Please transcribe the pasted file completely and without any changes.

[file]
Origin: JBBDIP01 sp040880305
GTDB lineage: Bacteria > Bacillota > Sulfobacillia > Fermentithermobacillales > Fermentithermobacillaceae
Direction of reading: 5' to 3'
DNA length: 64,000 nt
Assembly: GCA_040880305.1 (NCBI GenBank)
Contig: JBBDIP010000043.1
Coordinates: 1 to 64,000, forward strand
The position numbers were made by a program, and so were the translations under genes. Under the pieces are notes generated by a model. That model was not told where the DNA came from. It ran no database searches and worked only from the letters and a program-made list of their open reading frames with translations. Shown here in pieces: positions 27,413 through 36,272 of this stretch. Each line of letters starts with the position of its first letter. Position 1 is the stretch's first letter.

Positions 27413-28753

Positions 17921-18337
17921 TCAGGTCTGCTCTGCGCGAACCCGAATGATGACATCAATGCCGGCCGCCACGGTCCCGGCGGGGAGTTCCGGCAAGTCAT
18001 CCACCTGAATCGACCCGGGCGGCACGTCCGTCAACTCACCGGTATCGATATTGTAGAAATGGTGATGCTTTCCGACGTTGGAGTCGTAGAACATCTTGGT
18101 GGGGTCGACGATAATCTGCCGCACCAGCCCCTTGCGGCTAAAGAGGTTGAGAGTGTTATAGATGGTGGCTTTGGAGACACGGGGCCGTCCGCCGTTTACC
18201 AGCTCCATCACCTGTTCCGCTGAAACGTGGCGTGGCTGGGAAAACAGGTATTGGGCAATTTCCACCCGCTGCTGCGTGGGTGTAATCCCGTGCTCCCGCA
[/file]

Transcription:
Origin: JBBDIP01 sp040880305
GTDB lineage: Bacteria > Bacillota > Sulfobacillia > Fermentithermobacillales > Fermentithermobacillaceae
Direction of reading: 5' to 3'
DNA length: 64,000 nt
Assembly: GCA_040880305.1 (NCBI GenBank)
Contig: JBBDIP010000043.1
Coordinates: 1 to 64,000, forward strand
The position numbers were made by a program, and so were the translations under genes. Under the pieces are notes generated by a model. That model was not told where the DNA came from. It ran no database searches and worked only from the letters and a program-made list of their open reading frames with translations. Shown here in pieces: positions 27,413 through 36,272 of this stretch. Each line of letters starts with the position of its first letter. Position 1 is the stretch's first letter.

Positions 27413-28753

Positions 17921-18337
17921 TCAGGTCTGCTCTGCGCGAACCCGAATGATGACATCAATGCCGGCCGCCACGGTCCCGGCGGGGAGTTCCGGCAAGTCAT
18001 CCACCTGAATCGACCCGGGCGGCACGTCCGTCAACTCACCGGTATCGATATTGTAGAAATGGTGATGCTTTCCGACGTTGGAGTCGTAGAACATCTTGGT
18101 GGGGTCGACGATAATCTGCCGCACCAGCCCCTTGCGGCTAAAGAGGTTGAGAGTGTTATAGATGGTGGCTTTGGAGACACGGGGCCGTCCGCCGTTTACC
18201 AGCTCCATCACCTGTTCCGCTGAAACGTGGCGTGGCTGGGAAAACAGGTATTGGGCAATTTCCACCCGCTGCTGCGTGGGTGTAATCCCGTGCTCCCGCA